Pranayama is a Sanskrit term often translated as “controlling the life force” or “controlling the breath.” Breathing is a natural and involuntary action that we do every single second. Our bodies need oxygen to function properly. In the practice of yoga, pranayama involves techniques that utilize the breath in order to reduce stress and increase physical and mental wellness.
What is Pranayama and How Does it Work?
Pranayama is the practice of controlled breathing techniques. Pranayama exercises are designed to create a balance between the mind and body, and to help us alter our mental state. Some techniques are calming, while others stimulate the mind and body. Advanced practitioners can also use pranayama to enter into a deep meditation. By directing the flow of oxygen going in and out of the body, pranayama gives the practitioner greater control over the mind-body connection. With practice, you can learn to regulate your thoughts and emotions simply by controlling your breath.
The Eight Limbs of Yoga
Although the practice of yoga dates back many thousands of years, the great sage Patanjali distilled yoga into eight basic steps that can bring a person all the way to enlightenment, or samadhi. When each step is done properly, one can gradually progress to higher and higher stages of self-realization. Pranayama is the fourth step on this eight-fold path:
- Yama (moral restraints)
- Niyama (moral imperatives)
- Asana (yoga postures)
- Pranayama (controlling the breath)
- Prantyahara (withdrawal of the senses)
- Dharana (full concentration)
- Dhyana (deep meditation)
- Samadhi (state of enlightenment)
Practicing pranayama helps us become aware of our breathing. Controlled breathing makes it easier to practice the yoga asanas, and is also a crucial aspect of deep meditation. Over time, numerous breathing exercises have designed for different purposes. However, the main objective is to enhance self-awareness and introspection. Without pranayama, one cannot successfully reach samadhi, the ultimate goal of yoga practice.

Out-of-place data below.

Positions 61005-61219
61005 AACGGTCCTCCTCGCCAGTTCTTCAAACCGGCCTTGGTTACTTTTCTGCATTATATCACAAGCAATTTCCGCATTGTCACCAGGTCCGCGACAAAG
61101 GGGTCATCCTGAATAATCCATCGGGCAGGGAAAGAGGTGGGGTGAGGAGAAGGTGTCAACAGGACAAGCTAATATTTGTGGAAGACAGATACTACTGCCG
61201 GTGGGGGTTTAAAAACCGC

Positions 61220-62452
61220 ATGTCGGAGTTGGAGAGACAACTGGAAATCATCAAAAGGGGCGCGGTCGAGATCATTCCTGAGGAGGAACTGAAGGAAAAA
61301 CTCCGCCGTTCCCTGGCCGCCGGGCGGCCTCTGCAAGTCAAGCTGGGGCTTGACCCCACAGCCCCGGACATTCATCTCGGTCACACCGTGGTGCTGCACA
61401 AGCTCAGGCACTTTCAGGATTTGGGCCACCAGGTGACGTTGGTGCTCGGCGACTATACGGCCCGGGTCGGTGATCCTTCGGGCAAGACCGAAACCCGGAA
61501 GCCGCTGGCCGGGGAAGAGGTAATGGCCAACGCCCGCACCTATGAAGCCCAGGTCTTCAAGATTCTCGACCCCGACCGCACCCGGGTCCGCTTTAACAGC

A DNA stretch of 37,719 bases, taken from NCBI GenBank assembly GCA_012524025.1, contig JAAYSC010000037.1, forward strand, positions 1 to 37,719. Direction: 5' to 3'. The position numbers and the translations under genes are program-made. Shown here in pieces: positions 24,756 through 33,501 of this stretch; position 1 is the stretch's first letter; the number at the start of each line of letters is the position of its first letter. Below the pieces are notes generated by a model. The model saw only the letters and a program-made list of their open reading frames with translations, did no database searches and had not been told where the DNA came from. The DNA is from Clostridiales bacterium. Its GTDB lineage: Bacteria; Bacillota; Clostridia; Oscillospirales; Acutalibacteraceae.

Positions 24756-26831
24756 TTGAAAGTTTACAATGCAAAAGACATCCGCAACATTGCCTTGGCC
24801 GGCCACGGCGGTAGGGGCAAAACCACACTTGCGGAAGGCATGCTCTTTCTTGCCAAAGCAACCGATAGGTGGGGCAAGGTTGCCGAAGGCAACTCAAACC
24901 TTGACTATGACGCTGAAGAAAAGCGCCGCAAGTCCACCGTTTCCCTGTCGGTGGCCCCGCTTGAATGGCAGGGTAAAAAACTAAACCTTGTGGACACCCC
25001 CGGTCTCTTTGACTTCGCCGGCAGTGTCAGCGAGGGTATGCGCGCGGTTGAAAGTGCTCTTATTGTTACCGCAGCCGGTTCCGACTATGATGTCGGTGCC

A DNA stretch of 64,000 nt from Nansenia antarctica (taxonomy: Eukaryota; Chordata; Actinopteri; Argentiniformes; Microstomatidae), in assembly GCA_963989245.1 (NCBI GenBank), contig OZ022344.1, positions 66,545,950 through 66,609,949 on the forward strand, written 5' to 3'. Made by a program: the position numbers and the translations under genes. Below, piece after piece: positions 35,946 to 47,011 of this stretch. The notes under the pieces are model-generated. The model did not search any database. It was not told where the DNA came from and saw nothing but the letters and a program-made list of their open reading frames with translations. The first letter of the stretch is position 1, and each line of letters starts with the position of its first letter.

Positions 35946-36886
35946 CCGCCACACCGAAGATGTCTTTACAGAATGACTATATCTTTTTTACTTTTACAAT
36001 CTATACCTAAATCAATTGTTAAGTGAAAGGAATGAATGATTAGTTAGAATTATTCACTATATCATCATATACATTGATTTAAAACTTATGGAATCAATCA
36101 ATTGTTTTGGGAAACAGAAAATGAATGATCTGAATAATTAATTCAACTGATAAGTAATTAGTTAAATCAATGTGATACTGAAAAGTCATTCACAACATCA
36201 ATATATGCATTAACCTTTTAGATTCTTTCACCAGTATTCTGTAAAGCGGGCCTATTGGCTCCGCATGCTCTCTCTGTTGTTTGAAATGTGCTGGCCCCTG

The Four Parts of the Breath
Pranayama can be practiced combined with asanas and meditation, or it can be practiced on its own. Each pranayama technique consists of four parts:
- Puraka (inhalation)
- Antara-kumbhaka (meditative pause after inhalation)
- Rechaka (exhalation)
- Bahya Kumbhaka (meditative pause after exhalation)
Paying close attention to each of the stages of pranayama practice can help you gain greater awareness and control over your breath. Each pranayama technique includes a brief pause for retaining breath and reflecting internally. These exercises can be difficult for beginners, so it is important not to strain yourself. The act of inhaling and exhaling should be smooth and steady, even when exhaling after a retention of the breath. If you find yourself struggling with a certain practice, it may be best to take it a bit slower, or to try a simpler technique.
There are a variety of pranayama techniques that are used for different purposes. They can be practiced while doing physical yoga poses, or simply on their own. While each technique has its own benefits, they all are designed to reduce stress, improve physical and mental health, and improve overall well-being.
Known as alternate nostril breathing, Nadi Shodhana is a relaxed form of pranayama that has many benefits for the body, including:
- Stimulates blood flow. Nadi Shodhana increases the amount of oxygen that is absorbed by the body. This is believed to improve circulation and purify the blood from toxins.
- Reduces anxiety. This technique uses a calming and relaxing breathing exercise. It is effective in reducing stress and anxiety, and can be used to combat insomnia.
To practice Nadi Shodhana, follow these steps:
- Start by emptying the lungs completely.
- Use a finger to close the right nostril while inhaling through the left.
- Fill the lungs to their maximum capacity, and pause in slight meditation.
- Then, use a finger to close the left nostril, and exhale through the right.
- Pause before repeating the process on the other side.